This article originally appeared in the Winter 2013 issue of AUA Update, the Association of University Anesthesiologists’ newsletter.
A new year is upon us, and this time often represents a period of reflection and resolution, of recuperation and reinvention. Considering all of the possible transformation, I’d like to add another word into the mix: reinvigorate. This is particularly important in the current rapidly changing healthcare environment.
Think to yourself: How can I reinvigorate my career this year? What can I do to infuse new energy into academic anesthesiology? How can I help someone generate more strength or gain more experience in the field?
The only way forward is to take action.
Thus, as we kick off 2014, I encourage you to take action, to find a way to support academic anesthesiology or participate in academic endeavors that will infuse the specialty with energy, strength and discovery.
Here are a few opportunities FAER is offering through which you can take action this year.
1. Apply for FAER Research Grant Funding (or Encourage a Colleague to do so) — Deadline is February 15
Last year, FAER awarded $2.4 million in research grant funding to 17 anesthesiologists – the second highest amount ever awarded in a single year. In 2014, we are aiming to invest even more. But the level of research funding we award depends on the number of quality proposals we receive, so submit an application or encourage a colleague to do so.
The application deadline for grants is February 15, 2014. Funding opportunities for 2014 include:
• The Mentored Research Training Grant – Basic Science (MRTG-BS) is a two-year $175,000 grant that provides funding for research and training in basic science research to faculty members who are within 10 years of having completed their core anesthesiology residency. The MRTG-BS requires 75 percent research time.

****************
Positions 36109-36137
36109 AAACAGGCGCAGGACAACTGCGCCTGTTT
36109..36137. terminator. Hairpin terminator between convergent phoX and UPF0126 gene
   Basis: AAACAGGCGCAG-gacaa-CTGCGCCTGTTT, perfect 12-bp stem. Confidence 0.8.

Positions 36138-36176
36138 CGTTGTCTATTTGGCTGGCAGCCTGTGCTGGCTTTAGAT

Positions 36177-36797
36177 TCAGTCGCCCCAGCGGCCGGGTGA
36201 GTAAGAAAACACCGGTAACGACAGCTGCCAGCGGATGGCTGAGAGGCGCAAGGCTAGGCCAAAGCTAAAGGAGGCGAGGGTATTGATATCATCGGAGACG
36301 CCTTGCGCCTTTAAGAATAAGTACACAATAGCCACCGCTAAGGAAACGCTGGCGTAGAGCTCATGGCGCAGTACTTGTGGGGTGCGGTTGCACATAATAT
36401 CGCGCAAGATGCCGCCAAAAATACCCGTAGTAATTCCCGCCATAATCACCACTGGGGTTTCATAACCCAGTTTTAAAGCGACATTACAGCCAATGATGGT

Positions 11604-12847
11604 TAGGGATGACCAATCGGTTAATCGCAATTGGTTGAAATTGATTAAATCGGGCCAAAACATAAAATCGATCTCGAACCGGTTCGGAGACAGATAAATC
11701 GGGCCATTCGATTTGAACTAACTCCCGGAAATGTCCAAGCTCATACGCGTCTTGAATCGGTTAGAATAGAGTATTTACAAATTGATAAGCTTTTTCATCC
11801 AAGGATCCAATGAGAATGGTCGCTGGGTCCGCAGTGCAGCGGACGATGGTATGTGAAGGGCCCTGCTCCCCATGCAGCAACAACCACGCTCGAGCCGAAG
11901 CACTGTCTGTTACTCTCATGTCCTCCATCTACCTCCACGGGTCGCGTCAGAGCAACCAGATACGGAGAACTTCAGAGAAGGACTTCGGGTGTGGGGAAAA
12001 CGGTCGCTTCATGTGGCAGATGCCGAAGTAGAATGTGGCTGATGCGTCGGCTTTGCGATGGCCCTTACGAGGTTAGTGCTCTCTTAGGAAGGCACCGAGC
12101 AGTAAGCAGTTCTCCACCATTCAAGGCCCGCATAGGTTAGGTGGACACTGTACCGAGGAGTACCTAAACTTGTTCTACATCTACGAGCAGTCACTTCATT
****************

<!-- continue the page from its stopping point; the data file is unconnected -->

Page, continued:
• The Mentored Research Training Grant – Clinical or Translational (MRTG-CT) is a two-year $175,000 grant that provides funding for research and training in clinical or translational research to faculty members who are within 10 years of having completed their core anesthesiology residency. The MRTG-CT requires 75 percent research time.
• The Mentored Research Training Grant – Health Services Research (MRTG-HSR) is a two-year $175,000 grant that provides funding for research and training in health services research to faculty members who are within 10 years of having completed their core anesthesiology residency. The MRTG-HSR requires 75 percent research time.
• The Research in Education Grant (REG) is a two-year $100,000 grant available to faculty members of all ranks. The REG is focused on developing innovative techniques for anesthesia education. The REG requires 40 percent research time.
• The Research Fellowship Grant (RFG) is a one-year $75,000 grant available to anesthesiology trainees after CA-1 year. The RFG is awarded in conjunction with clinical training in an anesthesiology residency or fellowship program. The REG requires 80 percent research time.
To learn more about FAER research grants, visit FAER.org/research-grants.
2. Nominate a Colleague or Mentor for the 2014 Mentoring Excellence in Research Award